Operation Troy (Dark Seoul): Previous Cyber Attacks and Response

Posted: August 13, 2013 in Computer Security, Cyber Security, Korea
Tags: , , , , , , ,

In this post I compare previous major cyber attacks prior to Operation Troy and present my thoughts on the responsiveness of the authorities.

Stuxnet

Stuxnet was discovered in July 2010, but the earliest known variant is confirmed to have existed since 2007 [11]. Stuxnet caught many security researchers and professionals by surprise, being the first advanced malware of its kind. According to Symantec’s report [12], Stuxnet is a complex threat that was primarily written to target an industrial control system (ICS) or set of similar systems. A vast array of components was implemented in the malware including four Zero-Day exploits, a windows rootkit, antivirus evasion techniques, complex process injection and hooking code, network infection routines, peer-to-peer updates, a command and control interface, as well as the first ever PLC rootkit. Stuxnet’s main payload has the main purpose of modifying code on Siemens industrial PLCs in order to sabotage the system. It is widely believed that Iran’s Natanz nuclear Fuel Enrichment Plant (FEP) was the intended target. Hosts in five domains of organizations based in Iran were heavily infected over 3 attack waves. The deliberate containment of the malware to targets in Iran is also apparent from the number of hosts infected worldwide, which reached only around 100,000 with approximately 60% being in Iran. This attack has been claimed to setback Iran’s nuclear program by several years as 1,000 out of 9,000 centrifuges were disabled and had to be replaced [13]. The initial attack point is likely to be via a USB infection.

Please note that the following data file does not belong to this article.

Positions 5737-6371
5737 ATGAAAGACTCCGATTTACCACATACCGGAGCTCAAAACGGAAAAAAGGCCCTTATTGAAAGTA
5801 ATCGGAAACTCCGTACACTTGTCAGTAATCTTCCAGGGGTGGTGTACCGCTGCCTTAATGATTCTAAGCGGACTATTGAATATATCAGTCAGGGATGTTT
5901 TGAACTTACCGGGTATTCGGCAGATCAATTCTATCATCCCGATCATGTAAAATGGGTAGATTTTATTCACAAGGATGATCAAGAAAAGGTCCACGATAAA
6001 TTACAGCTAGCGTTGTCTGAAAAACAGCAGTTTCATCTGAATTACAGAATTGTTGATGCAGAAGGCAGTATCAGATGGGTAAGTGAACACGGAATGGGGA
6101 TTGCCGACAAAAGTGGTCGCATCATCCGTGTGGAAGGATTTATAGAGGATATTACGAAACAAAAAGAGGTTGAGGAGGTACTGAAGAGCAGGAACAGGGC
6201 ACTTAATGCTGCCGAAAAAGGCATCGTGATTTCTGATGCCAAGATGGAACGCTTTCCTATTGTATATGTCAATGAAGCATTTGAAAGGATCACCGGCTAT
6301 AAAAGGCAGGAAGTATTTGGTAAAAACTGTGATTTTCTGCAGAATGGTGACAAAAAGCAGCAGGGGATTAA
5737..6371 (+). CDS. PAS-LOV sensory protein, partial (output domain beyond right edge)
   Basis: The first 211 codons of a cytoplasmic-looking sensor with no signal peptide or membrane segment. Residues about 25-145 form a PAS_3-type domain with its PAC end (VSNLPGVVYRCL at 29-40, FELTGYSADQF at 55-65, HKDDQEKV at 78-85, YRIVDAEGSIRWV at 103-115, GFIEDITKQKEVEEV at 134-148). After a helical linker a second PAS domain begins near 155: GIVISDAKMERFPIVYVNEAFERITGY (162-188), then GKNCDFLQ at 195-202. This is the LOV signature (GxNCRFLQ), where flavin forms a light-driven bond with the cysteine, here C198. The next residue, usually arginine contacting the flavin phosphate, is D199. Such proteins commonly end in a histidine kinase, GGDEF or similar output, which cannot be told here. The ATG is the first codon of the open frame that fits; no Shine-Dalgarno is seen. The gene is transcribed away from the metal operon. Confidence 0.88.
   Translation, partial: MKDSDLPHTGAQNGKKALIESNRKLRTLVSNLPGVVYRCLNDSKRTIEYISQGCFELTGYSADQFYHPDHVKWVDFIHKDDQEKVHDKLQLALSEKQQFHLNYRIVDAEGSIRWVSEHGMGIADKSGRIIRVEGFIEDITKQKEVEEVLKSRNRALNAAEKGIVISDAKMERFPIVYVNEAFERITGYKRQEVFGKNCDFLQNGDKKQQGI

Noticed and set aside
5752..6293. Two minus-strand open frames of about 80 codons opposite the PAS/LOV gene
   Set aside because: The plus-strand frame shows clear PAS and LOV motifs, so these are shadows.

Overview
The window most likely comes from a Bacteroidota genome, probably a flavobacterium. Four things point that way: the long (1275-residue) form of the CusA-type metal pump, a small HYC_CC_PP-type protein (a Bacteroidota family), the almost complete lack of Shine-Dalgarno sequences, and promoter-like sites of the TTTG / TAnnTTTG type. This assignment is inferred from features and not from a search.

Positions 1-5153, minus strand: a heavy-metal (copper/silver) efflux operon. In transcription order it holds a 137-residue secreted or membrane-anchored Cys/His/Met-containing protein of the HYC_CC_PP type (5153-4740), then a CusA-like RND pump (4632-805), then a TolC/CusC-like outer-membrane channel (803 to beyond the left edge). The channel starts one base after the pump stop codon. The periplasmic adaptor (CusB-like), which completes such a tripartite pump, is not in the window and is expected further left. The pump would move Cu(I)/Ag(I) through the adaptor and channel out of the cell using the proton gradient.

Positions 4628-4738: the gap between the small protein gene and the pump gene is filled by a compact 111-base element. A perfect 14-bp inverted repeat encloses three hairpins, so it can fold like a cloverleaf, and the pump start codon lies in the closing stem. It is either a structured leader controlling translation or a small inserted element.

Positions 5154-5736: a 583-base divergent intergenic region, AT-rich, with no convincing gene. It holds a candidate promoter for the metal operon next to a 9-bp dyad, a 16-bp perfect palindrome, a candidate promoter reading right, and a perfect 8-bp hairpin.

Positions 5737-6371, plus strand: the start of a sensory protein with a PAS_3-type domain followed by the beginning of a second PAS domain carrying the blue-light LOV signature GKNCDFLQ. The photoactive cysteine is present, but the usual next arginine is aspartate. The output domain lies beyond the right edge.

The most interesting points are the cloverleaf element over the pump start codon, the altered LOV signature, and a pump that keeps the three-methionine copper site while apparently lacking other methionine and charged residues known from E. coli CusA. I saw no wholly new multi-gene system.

10 days of Rain

On March 4, 2011, exactly 20 months after a similar incident during the U.S. Independence Day celebrations of 2009, a botnet based in South Korea launched DDoS attacks against 40 websites affiliated with South Korean government, military, and civilian critical infrastructure as well as U.S. forces based in Korea [14]. The botnet was dynamically updated via new malware binaries, launched a DDoS non-stop for more than a week, and then wiped the harddisks with zeroes, overwriting the MBR making the machines unusable. This attack used malware with a much higher level of sophistication than is necessary to launch a trivial DDoS attack. Encryption of code and configurations using algorithms such as AES, RSA, and RC4 enabled them to evade detection and prolong analysis. A multitier botnet architecture included 40 C&C servers distributed across the globe including servers in the USA, Taiwan, Saudi Arabia, Russia, and India. Highlighting the overkill in this attack, McAfee went so far as to call it “analogous to bringing a Lamborghini to a go-cart race” [15]. Considering the limited timeframe scope and target list, McAfee suggested the motivation of the attack was a cyber war exercise to test the preparedness of South Korea’s cyber defense capabilities and to better understand the technical requirements for a successful campaign.